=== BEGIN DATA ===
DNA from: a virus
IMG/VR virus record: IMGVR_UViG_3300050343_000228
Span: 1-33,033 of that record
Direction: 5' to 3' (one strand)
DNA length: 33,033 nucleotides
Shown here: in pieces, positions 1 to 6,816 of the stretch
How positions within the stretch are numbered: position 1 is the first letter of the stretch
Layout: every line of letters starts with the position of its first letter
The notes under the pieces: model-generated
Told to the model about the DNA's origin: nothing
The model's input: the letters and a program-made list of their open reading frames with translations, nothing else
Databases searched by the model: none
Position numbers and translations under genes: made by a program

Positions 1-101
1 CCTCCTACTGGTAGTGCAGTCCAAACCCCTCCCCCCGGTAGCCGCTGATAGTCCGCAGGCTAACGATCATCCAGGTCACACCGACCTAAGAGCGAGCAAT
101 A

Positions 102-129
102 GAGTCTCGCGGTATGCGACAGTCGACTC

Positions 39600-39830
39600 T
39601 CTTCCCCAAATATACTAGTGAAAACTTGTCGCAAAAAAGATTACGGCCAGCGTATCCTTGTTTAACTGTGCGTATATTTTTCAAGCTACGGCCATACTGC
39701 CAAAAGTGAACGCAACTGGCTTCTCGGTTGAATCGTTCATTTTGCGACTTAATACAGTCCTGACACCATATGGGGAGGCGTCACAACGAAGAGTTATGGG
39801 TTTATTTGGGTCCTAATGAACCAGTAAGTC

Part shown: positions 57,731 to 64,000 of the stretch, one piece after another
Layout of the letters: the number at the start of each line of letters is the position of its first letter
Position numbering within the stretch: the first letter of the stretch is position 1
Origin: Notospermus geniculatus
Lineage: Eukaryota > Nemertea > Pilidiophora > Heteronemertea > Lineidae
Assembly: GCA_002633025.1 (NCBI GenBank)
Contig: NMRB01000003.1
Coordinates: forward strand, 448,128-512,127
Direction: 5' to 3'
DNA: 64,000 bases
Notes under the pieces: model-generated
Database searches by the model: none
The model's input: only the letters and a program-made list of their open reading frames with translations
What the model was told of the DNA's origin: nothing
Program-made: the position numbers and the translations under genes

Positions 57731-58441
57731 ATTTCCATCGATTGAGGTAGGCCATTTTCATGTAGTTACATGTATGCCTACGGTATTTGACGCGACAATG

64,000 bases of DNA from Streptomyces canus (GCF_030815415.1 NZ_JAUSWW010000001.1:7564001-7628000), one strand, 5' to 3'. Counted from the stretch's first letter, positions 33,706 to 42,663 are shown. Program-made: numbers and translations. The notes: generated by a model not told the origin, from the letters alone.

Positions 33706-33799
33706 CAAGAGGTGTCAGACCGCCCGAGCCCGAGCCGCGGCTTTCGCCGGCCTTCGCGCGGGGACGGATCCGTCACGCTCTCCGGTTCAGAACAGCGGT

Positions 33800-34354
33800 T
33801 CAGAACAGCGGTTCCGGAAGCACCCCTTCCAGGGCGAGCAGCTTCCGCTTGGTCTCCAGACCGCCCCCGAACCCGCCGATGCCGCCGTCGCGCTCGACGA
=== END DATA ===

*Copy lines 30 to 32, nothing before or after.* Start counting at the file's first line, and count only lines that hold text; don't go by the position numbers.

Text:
Contig: NMRB01000003.1
Coordinates: forward strand, 448,128-512,127
Direction: 5' to 3'